By the time members of the Class of 2006 toss their caps in their air, Cornell construction projects will have transformed the campus landscape drastically.
The most visible project on campus is Duffield Hall, an addition to the engineering quad that will house research and teaching facilities for nanotechnology. Construction began last summer, and by the time the fall semester starts, the internal structure of the building will be complete.
The goal is to have the second phase of the project, the construction of an atrium connecting Phillips, Duffield and Upson Halls, finished by Commencement 2004, according to Stundtner.
“Only extraordinary good luck and efforts of the contractors will meet that goal,” he said.
Since last fall, pedestrian traffic on the engineering quad has been restricted. The area will not be fully accessible until late 2003 at the earliest, Stundtner said.
According to Stundtner, pedestrian and vehicular traffic will likely be impeded for short durations during the semester due to the construction.
“We try to be sensitive to the issue, because we’re already having such a big impact with the quad fenced off,” he said.
Besides Duffield Hall, many other projects are being planned. The Cornell University Board of Trustees decided last semester to locate the new Life Sciences building on the west end of Alumni Fields, behind Bartels Hall. The $110 million, 240,000 square-foot facility will be physically connected to Corson-Mudd Hall and the Biotechnology Building.
Richard Meier ’56 has been selected to design the building, though no architectural plans exist yet. Meier has designed such buildings as the Getty Center in Los Angeles and the High Museum in Atlanta.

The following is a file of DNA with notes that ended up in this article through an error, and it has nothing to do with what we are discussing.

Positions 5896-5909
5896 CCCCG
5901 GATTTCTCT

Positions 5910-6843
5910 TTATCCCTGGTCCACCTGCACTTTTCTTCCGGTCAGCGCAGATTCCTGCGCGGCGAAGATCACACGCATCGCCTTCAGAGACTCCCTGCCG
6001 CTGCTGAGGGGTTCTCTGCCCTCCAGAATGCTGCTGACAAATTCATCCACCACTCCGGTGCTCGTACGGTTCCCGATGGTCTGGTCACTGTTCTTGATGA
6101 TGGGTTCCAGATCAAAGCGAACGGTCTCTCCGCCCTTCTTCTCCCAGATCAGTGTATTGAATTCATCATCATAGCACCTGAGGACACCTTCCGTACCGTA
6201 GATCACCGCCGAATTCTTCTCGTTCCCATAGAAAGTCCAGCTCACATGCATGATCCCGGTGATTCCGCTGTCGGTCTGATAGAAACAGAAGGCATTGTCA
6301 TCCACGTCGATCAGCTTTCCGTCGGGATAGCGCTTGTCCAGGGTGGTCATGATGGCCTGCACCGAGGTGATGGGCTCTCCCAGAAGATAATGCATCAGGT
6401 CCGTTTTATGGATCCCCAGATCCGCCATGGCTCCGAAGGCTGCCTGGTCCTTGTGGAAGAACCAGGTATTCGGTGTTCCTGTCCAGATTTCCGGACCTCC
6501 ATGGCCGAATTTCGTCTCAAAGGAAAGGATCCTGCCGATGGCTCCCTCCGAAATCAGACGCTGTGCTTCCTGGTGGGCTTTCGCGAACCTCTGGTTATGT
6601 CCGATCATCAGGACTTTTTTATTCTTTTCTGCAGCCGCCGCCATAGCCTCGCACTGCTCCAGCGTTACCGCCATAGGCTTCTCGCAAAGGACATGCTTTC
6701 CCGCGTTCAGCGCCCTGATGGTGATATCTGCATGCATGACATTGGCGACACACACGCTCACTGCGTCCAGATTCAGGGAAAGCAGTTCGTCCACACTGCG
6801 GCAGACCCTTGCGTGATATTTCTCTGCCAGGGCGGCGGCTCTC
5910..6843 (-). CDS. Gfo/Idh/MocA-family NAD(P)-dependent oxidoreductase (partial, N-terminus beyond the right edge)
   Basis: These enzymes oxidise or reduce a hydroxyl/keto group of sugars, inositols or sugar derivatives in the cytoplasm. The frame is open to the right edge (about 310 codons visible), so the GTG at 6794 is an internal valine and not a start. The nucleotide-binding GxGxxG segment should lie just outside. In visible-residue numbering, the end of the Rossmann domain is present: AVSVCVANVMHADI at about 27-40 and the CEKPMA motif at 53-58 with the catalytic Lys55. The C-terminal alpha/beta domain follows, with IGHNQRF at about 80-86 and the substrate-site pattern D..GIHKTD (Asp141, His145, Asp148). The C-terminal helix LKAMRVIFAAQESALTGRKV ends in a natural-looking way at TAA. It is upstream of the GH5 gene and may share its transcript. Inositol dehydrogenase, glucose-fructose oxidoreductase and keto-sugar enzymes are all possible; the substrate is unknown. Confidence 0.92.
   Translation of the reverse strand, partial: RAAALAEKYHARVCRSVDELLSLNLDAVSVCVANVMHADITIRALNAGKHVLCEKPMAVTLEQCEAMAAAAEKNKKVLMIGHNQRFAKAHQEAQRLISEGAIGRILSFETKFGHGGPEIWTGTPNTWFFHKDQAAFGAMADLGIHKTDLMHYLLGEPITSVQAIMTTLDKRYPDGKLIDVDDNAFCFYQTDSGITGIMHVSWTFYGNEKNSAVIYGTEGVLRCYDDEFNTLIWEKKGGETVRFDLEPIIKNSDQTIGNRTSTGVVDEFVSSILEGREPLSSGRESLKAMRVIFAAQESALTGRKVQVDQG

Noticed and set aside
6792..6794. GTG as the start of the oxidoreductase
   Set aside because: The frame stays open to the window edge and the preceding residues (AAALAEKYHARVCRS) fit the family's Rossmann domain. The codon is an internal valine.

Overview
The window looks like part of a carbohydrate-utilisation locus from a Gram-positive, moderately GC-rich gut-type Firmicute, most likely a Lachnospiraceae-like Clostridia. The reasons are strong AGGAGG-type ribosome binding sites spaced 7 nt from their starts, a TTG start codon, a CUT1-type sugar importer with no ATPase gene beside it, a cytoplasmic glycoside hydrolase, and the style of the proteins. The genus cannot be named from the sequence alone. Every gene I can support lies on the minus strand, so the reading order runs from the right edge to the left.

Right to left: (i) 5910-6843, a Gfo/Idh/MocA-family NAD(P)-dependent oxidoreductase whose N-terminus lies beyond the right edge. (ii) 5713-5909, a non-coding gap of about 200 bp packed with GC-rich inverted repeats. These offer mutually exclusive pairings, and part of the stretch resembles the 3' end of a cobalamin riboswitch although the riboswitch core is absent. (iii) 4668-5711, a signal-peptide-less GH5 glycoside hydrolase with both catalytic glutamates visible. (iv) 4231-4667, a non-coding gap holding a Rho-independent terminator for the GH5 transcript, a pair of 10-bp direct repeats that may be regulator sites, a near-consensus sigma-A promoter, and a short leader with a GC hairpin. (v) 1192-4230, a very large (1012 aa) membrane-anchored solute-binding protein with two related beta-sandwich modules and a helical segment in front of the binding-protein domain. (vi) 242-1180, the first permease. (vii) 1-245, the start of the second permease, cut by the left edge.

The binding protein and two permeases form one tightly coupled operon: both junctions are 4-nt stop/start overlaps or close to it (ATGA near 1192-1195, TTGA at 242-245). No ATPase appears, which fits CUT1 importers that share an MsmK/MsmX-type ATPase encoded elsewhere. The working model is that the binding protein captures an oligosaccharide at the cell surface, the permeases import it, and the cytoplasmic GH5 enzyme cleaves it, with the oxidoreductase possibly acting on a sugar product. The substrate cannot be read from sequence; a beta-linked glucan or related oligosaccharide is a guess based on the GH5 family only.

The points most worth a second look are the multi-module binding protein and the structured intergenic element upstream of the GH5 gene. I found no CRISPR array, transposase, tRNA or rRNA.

“[Meier] is quite famous and quite innovative,” Kresovich said.
Since construction of the Life Sciences Technology building will destroy fields that the men’s and women’s varsity soccer teams, the women’s lacrosse team and the football and sprint football teams use, two replacement athletic fields will be built. The location of these fields has not yet been decided.
New facilities are not reserved for the sciences. The College of Architecture, Art and Planning will also receive a new building, with Milstein Hall scheduled to replace Rand Hall.
In April 2001, an independent jury of six internationally renowned architects selected Steven Holl as the architect of Milstein Hall from a group of four finalists. Many alumni objected to Holl’s design, concerned that it would clash with existing architecture on the Arts Quad. They formed a committee dedicated to changing the building’s design.
According Project Director John McKeown ’73, University officials decided this summer to replace Steven Holl as the architect of Milstein Hall.
Construction on Milstein will ideally begin next summer and be completed two years later, McKeown said.
Due to the magnitude of the change in plans, the exact location of the building is unknown. According to McKeown, Milstein Hall may be located on the site where Rand Hall currently exists or it may be built behind Sibley Hall.
Archived article by Stephanie Hankin